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Antique Russian Ink Landscape by Shishkin

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Ivan Shishkin (1832-1898).
Landscape with a Hunter.
Signed lower right in Cyrillic and dated 1867.
Pen on paper.
Image: 13 3/4 in. x 20 3/8 in.
Paper: 14 1/2 in. x 21 1/8 in.
Framed: 23 1/4 in. x 29 3/4 in.

The location is Valaam Island in Lake Ladoga, a popular source of inspiration for Shishkin. Although this work closely relates to an oil painting of the same year in the Russian Museum, Shishkin deemed drawing an art independent from painting. He was an excellent draftsman, and much more involved with drawing than other landscapists. The present work exemplifies his special skill with pen, and typifies his dense style on a large scale, often confused with etching.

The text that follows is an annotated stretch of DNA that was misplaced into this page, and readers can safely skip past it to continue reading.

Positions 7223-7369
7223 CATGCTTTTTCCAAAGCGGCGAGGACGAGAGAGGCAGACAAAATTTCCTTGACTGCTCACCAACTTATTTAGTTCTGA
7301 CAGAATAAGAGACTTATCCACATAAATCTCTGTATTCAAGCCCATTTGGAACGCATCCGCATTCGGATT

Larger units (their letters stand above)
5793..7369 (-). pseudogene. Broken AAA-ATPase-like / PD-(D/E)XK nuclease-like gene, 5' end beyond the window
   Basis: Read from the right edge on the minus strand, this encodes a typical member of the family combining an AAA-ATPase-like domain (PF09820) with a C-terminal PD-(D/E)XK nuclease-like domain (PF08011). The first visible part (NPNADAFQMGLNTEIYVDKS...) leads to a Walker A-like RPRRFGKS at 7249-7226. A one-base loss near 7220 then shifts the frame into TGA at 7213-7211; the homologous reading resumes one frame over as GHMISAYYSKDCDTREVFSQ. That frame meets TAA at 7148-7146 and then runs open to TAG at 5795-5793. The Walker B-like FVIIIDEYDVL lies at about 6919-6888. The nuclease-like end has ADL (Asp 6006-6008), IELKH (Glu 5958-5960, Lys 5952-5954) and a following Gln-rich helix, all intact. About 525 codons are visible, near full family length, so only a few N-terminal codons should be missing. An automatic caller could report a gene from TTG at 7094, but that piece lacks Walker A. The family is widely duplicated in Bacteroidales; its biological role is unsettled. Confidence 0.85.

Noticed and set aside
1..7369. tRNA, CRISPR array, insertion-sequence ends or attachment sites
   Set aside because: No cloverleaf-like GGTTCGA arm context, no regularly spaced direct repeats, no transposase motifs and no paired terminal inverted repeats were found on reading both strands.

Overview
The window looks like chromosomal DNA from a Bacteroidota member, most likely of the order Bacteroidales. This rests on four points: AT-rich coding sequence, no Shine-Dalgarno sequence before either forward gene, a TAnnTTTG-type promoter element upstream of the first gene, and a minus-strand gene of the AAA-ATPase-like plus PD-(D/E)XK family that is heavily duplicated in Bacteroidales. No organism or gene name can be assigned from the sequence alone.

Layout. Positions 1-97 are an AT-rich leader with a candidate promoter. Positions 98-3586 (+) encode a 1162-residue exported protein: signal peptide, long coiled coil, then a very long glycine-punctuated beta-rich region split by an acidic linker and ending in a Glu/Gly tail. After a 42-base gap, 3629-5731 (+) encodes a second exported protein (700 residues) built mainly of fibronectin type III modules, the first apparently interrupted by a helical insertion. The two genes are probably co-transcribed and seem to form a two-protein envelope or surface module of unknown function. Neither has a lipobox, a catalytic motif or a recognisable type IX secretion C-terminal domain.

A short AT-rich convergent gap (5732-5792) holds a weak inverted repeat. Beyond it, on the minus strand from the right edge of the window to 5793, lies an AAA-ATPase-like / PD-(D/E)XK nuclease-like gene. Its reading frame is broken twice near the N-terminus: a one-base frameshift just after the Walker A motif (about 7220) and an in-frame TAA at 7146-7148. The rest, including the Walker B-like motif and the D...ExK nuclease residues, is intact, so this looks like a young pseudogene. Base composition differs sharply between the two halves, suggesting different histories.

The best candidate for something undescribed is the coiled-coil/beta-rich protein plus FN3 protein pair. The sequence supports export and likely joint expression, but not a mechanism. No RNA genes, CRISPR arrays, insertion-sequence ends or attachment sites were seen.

Admired as one of Russia’s greatest landscape painters, Shishkin was a founding member of the Wanderers. Born in a provincial town into a merchant family, he studied at the Moscow School of Painting, Sculpture and Architecture in the early 1850s, followed by the Academy in St. Petersburg, where he later taught. The forests and fields of Russia, its people and peasants, appealed to Shishkin and the Wanderers, and they saw landscape painting as both critical to genre, and as narrative itself.